Alonso finds WEC racing ‘less attractive now’

Henry Valantine
Fernando Alonso wins the 2018 24 Hours of Le Mans.

Fernando Alonso punches the air in celebration after winning the 2018 edition of the Le Mans 24 Hours.

Fernando Alonso says that while he “loves” endurance racing, it is “a bit less attractive” to him now the cars are slower.

Introducing the new Hypercar class to replace LMP1 has had the desired effect for the future of the World Endurance Championship, with several new manufacturers set to join the top tier of the series from 2023 onwards.

Only a handful of Hypercars raced in the 24 Hours of Le Mans this year, but the new rules will see that field deepen in the coming years with the future introduction of the likes of Ferrari, Porsche and Peugeot.

The caveat of that, however, is that the cars have become slower by the new designs being introduced.

The pole position time set by former Sauber F1 driver Kamui Kobayashi this year was more than eight seconds slower than his time in LMP1 in 2019 – coming in around the same time as the old second-tier LMP2 cars used to qualify around the Circuit de la Sarthe.

Alonso created history on Saturday by becoming the first driver to go around the famous old circuit in Formula 1 machinery in a demo run for Alpine.

His employers have also said the Spaniard would be the “ideal” candidate to drive in their Hypercar programme in the future, but Alonso cannot say definitively what he wants to do.

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“I think this evolution – of endurance – is good,” said the former F1 and WEC World Champion, quoted by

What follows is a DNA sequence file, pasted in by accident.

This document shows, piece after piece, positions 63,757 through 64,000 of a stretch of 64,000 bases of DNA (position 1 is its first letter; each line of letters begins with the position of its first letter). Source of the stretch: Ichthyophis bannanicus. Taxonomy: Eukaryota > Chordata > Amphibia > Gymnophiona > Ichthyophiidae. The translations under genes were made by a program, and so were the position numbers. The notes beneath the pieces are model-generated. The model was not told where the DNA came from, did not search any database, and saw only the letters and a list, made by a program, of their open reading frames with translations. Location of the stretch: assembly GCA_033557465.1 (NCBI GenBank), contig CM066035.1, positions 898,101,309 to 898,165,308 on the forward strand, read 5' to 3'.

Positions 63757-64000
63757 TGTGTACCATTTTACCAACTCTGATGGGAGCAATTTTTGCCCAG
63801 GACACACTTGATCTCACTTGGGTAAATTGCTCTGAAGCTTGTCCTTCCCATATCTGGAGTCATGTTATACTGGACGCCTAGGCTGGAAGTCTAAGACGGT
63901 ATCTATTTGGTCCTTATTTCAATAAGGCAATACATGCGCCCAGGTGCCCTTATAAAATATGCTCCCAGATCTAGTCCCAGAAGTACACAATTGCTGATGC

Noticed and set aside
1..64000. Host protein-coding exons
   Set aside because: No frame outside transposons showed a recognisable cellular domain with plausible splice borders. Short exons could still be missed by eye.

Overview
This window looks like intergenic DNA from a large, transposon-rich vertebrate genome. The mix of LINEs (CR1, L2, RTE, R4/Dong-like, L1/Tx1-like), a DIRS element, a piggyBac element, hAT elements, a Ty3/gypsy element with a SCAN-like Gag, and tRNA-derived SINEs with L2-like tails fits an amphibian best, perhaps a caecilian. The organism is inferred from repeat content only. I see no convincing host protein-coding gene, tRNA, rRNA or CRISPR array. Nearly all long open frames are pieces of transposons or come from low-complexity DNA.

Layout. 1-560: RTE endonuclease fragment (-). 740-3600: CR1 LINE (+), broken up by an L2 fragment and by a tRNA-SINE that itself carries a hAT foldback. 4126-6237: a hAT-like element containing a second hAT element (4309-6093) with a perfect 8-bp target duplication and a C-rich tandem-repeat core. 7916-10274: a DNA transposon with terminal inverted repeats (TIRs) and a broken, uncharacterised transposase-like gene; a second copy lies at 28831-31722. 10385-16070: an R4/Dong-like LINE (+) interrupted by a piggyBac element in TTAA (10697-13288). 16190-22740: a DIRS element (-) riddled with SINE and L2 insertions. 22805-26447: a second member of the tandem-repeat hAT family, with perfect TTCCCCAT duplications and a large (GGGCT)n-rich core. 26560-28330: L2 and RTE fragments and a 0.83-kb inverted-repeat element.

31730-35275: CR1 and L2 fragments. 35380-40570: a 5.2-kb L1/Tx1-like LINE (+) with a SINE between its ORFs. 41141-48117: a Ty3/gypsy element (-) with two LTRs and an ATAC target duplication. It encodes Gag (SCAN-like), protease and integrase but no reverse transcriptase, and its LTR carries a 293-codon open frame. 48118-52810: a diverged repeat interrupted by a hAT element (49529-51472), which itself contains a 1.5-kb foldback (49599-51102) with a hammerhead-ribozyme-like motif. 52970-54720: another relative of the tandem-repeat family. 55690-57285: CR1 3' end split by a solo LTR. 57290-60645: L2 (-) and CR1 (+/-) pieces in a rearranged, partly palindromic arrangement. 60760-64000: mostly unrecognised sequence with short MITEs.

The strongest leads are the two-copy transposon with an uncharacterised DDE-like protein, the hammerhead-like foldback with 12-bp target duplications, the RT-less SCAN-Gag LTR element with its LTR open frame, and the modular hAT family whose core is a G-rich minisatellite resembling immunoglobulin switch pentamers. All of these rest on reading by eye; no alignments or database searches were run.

“The new rules coming in 2023 – LMDh [Le Mans Daytona Hypercars, combining to race against Le Mans Hypercars in the top class] – have already attracted a lot of brands and I think endurance is heading towards a great future.

“It’s very nice because I love this part of motorsport. In the future, I don’t know if I will drive one of these cars or not.

“I have to say also they are a bit slow after the BoP [Balance of Performance, allowing different manufacturers to race on an equal footing] and the offsets.

“If you look at the times, they are something like 10 seconds slower in race pace than in 2019 when I was racing here.”

While Alonso admitted the cars having less speed than before would be a factor against him rejoining the endurance field, he has not counted out the possibility of that speed returning in the future.

“In terms of pure fun, it’s a bit less attractive now because they are slower, but in a few years’ time I’m sure they will be fast again,” he added.